Former prostitutes say they were lured into drugs "as young teenagers"
TWO former prostitutes have spoken about how they were lured into drugs and selling themselves as teenagers, but were rescued from life on the streets by police help.
Destiny, not her real name, said she was given drugs by a bad crowd.
"I started hanging around with the wrong people from about 13," she said. "They introduced me to heroin and bought me presents.
"There are children out there who it's happening to right now.
"People don't look at the bigger picture."
Cindy, also not her real name, is another former sex worker and says she would "probably be dead now", if she had not had the help of police.
She said: "I worked on the streets for 12 hours a day sometimes.
"I slept in car parks, on park benches, in the rain.
"It was no life at all. All you'd think of is where you're going to get the next fix, the next buzz."
She has praised the police for their help and has now turned her life around.
"When the police found me I was really ill. They just offered me help. I'd had enough. I went to the outreach worker and was admitted to hospital.
"They saved my life. I wouldn't be here if it wasn't for them. Never lose hope because there's help available, light at the end of the tunnel."
Officers connected both with The Manor Project, a not-for-profit drug rehabilitation residential centre in Walsall.
Cindy is now free of drugs and alcohol and no longer involved in prostitution. Destiny, who is also making good progress, said people's perceptions need to be challenged.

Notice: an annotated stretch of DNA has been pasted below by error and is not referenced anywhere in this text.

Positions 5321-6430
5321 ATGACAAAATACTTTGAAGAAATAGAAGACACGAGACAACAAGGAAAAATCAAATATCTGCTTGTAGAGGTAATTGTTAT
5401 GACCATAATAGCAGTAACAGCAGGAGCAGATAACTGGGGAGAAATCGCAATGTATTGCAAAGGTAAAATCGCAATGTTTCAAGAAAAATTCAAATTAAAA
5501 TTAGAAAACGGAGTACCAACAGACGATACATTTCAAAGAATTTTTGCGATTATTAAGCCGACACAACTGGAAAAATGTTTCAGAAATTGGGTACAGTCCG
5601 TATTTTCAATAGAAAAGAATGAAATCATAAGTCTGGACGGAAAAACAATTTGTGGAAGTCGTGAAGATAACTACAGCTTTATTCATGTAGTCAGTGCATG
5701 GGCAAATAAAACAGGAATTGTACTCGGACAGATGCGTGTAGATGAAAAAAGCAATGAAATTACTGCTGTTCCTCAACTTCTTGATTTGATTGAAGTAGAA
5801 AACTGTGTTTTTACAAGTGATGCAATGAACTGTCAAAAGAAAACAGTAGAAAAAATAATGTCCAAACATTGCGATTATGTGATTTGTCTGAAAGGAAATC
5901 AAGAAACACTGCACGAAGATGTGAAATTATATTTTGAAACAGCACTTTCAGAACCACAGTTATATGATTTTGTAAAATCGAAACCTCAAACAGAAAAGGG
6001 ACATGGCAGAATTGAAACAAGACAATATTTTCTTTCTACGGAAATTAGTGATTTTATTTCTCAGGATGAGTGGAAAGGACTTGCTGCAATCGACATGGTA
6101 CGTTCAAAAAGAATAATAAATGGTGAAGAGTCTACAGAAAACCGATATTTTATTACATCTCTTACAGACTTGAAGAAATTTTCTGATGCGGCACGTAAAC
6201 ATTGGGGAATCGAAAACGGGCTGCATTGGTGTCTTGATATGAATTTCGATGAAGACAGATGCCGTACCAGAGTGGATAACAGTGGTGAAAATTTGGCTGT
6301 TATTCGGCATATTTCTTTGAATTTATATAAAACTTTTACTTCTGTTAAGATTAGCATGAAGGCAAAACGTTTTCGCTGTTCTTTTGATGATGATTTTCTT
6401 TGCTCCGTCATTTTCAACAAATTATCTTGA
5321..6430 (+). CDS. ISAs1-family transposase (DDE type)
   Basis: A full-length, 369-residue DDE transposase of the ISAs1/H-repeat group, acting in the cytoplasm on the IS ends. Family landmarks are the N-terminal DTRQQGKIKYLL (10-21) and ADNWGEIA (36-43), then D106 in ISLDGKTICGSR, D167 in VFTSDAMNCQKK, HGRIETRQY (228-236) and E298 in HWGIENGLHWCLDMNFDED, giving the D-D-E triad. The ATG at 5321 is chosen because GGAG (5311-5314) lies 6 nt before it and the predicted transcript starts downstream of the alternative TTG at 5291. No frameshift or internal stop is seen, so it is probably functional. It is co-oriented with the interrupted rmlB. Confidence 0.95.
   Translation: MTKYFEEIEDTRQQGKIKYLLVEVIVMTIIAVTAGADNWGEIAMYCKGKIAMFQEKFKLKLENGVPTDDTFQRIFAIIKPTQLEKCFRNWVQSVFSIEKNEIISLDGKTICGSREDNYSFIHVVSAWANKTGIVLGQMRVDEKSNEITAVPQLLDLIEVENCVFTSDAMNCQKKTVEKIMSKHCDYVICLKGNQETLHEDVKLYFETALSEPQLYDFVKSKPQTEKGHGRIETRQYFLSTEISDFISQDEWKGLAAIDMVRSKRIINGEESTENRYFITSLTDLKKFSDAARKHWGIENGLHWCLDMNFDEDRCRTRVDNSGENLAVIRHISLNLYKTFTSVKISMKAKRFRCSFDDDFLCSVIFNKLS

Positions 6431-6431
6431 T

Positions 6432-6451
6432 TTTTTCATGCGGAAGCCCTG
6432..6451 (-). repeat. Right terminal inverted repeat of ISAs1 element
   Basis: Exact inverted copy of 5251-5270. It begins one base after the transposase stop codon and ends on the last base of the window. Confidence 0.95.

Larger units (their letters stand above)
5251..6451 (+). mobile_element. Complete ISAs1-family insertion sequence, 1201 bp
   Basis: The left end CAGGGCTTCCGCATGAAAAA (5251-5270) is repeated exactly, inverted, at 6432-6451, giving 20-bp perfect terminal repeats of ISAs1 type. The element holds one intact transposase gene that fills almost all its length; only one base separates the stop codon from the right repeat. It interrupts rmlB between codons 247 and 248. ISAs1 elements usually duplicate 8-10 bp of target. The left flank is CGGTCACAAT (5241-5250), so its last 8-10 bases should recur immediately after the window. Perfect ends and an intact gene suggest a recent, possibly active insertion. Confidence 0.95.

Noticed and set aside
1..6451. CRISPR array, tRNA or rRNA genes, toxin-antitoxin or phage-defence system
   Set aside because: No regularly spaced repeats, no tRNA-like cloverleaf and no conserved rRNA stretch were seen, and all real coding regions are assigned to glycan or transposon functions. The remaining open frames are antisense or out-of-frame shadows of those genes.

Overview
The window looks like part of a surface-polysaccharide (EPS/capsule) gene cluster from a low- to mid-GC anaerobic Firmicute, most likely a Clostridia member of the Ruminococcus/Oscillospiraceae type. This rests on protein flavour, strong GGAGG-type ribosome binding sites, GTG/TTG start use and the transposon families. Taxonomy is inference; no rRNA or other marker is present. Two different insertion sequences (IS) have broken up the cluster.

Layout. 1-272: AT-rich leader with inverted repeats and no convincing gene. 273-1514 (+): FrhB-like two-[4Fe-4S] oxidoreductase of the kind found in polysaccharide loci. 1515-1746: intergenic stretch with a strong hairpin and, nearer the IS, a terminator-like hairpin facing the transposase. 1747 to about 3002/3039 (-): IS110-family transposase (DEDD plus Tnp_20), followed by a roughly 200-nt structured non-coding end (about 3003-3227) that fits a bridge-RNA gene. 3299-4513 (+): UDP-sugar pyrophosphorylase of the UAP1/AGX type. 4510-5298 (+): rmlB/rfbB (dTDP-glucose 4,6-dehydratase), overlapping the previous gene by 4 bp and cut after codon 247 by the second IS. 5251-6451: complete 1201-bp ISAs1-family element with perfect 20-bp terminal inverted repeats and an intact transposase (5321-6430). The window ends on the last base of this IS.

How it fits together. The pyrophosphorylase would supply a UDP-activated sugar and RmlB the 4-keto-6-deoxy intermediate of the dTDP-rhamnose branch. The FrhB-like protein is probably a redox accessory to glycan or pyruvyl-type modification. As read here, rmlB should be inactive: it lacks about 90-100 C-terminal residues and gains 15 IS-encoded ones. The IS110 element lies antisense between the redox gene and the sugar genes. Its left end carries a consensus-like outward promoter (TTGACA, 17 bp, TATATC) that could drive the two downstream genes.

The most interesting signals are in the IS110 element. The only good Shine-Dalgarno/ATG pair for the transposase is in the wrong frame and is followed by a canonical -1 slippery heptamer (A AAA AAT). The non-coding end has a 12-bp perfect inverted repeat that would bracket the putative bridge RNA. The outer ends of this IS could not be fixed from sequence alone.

"Drugs control you, control your life and I hated it," she said. "It made me feel dirty but there was nothing I could do about it."
Police have targeted prostitution in Barton and Tredworth for years and recently appointed PC Dawn Collings as the new vulnerable person's officer.
She said: "Many of the women are from broken homes and have been victims all their lives.
"They're preyed upon by men who shower them with gifts and introduce them to drugs so they end up working the streets to fund their habit.
"Often they might loathe police and it might take years to get them to engage with different agencies.
"We spend a lot of time trying to stop the situation getting to that point in the first place."
Robert Gregory, of The Manor Project, has praised Dawn's work.
He said: "There are too many agencies keeping people on drugs, but I think what the police are doing is unbelievable. Officers like Dawn Collings are angels. She's saving people's lives by picking up girls on the path to destruction."
Anyone with information about prostitution in Barton and Tredworth should dial 101 or call anonymously on 0800 555 111.http://oldestprof.com/index.php/crimewa ... -teenagers